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Tuesday, July 23, 2024

City settles lawsuits from police officer car accidents for $316,000

The city of Ocala is settling separate lawsuits stemming from car accidents caused by Ocala Police Department officers in 2021 for $316,000.

On Tuesday, Ocala City Council members approved a total of $316,000 to settle the lawsuits. During the meeting, City Attorney William E. Sexton indicated that the settlements were the “most strategically appropriate outcome” for the city.

“Risk management staff and the city attorney’s office, working through our outside counsel, have negotiated, what I believe, to be the most strategically appropriate outcome in this case,” said Sexton before he recommended approval.

According to court records, all three lawsuits were filed in March 2022, with the associated incidents having occurred in 2021.

The first incident took place on March 20, 2021, when Tiffany Melkonian and Michael Secki say an Ocala Police Department vehicle being driven by Anastasios Hajoglou crashed into their vehicle “at or near the intersection of NW 1st Avenue in Ocala.”

Ocala-based King Law Firm filed a complaint on behalf of Melkonian in the fifth judicial circuit court for Marion County, accusing Hajoglou of operating his vehicle “negligently and carelessly” so that it “collided with the vehicle.” A month later, King Law Firm filed another lawsuit on behalf of Secki in the same case.

The law firm argues that its clients suffered “permanent bodily injury,” “lost wages,” and incurred other expenses and damages.

Ocala police officer Anastasios Hajoglou walks a suspect wanted for attempted murder to a patrol vehicle in February 2022. (Photo: Ocala Police Department)

According to city records, the parties mediated the case in October 2023, which resulted in an impasse. Trial was scheduled for December 2024, but the city engaged in further negotiations and “conveyed a tentative global offer of $166,000” to avoid trial.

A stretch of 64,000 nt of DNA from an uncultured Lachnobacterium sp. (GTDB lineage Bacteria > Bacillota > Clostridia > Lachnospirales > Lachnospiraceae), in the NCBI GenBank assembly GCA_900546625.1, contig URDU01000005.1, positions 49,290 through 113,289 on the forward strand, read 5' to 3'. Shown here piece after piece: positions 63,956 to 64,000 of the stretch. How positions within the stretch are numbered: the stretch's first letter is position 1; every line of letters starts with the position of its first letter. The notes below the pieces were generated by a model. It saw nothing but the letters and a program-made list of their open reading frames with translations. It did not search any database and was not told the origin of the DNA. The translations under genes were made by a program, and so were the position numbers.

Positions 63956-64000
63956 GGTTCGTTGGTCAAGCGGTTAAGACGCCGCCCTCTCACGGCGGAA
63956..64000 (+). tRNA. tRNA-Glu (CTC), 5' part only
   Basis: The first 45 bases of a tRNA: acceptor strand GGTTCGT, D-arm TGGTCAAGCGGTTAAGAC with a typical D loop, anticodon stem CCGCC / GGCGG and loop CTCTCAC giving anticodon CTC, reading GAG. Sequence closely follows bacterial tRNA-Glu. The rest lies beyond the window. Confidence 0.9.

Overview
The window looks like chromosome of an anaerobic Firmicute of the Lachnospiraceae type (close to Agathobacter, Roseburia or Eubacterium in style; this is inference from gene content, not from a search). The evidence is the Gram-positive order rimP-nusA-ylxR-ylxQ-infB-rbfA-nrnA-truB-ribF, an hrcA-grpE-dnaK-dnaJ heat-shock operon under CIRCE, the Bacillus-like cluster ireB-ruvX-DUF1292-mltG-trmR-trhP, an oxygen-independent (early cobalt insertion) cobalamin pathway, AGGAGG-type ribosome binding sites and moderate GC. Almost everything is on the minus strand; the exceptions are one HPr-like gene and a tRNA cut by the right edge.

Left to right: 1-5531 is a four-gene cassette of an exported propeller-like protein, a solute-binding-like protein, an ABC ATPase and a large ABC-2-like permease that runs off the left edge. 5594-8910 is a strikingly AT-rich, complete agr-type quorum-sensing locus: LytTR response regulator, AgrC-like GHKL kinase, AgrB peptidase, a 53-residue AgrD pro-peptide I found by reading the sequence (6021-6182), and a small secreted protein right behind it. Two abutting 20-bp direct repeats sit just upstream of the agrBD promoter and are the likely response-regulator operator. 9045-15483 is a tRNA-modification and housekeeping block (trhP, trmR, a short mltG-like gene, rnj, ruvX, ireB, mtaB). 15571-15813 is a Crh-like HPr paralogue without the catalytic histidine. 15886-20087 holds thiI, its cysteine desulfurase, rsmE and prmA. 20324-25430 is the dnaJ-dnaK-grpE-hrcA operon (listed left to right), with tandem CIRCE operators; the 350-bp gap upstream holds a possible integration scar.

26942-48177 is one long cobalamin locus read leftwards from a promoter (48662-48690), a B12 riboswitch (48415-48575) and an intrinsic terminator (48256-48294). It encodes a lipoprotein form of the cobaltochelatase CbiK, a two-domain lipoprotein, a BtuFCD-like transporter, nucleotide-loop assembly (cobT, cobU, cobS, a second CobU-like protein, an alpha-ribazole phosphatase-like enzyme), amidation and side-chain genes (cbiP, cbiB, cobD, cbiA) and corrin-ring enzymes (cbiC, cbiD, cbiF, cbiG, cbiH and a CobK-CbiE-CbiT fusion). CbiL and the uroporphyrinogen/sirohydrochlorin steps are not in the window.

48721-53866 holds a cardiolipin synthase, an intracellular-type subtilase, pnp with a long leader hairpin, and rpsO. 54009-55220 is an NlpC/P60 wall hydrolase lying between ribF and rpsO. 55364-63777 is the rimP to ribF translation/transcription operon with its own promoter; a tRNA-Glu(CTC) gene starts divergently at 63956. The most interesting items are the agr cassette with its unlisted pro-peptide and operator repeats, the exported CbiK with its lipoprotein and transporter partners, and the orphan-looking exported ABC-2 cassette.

That offer was accepted by attorneys representing Melkonian and Secki.

In a third complaint also filed in March 2022 by attorneys from Orlando-based law firm Morgan & Morgan, Rachelle Williams and William H. Greene, Jr. say they were involved in a similar incident with a different officer working for the Ocala Police Department.

According to that lawsuit, Greene was driving a vehicle owned by a third party in the Summer of 2021 when he and Williams, who was his passenger, were struck “on NW 100th Street at or near the intersection of County Road 25A in Ocala” by a vehicle being driven by Boyce Tucker Rainey.

At the time of the accident, Rainey was operating the vehicle “in the course and scope of his employment” for the Ocala Police Department, according to the complaint.

According to city records, before a scheduled mediation in June 2023, attorneys for the plaintiffs made a last demand to settle the case “for sovereign immunity limits of $300,000.”

“After thorough negotiations at mediation, the city’s final offer was a global offer of $125,000. The plaintiffs final demand at mediation was $270,000, and mediation resulted in an impasse,” reads a memo from Sexton, Ocala City Manager Peter Lee, and HR & Risk Management Director Devan Kikendall to councilmembers.

In anticipation of trial, the parties engaged in negotiations and an offer of “$150,000” was accepted by Williams and Greene.

In both cases, the officers “violated the plaintiffs’ right-of-way,” prompting staff to recommend settlement to avoid trial.

“Given the city’s apparent liability for the accident, the issue at trial would not be whether the city is responsible for the plaintiffs’ damages; rather, the issue would be the extent of the Plaintiffs’ damages,” reads a memo from city staff. “An agreement to settle this matter at this time will avoid the additional costs of continued litigation, including attorney’s fees, expert witness fees, and other expenses, and will prevent the possibility of an adverse judgment at jury trial in excess of the settlement amount.”

Now that the settlements have been approved, the plaintiffs will be issued checks for the amounts and have agreed to release the city of any further liability.